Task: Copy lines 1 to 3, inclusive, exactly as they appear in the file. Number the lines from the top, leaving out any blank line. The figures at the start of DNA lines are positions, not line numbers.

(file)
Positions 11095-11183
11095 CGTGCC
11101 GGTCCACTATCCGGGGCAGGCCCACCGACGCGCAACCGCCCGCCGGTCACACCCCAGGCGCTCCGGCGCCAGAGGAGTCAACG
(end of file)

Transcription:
Positions 11095-11183
11095 CGTGCC
11101 GGTCCACTATCCGGGGCAGGCCCACCGACGCGCAACCGCCCGCCGGTCACACCCCAGGCGCTCCGGCGCCAGAGGAGTCAACG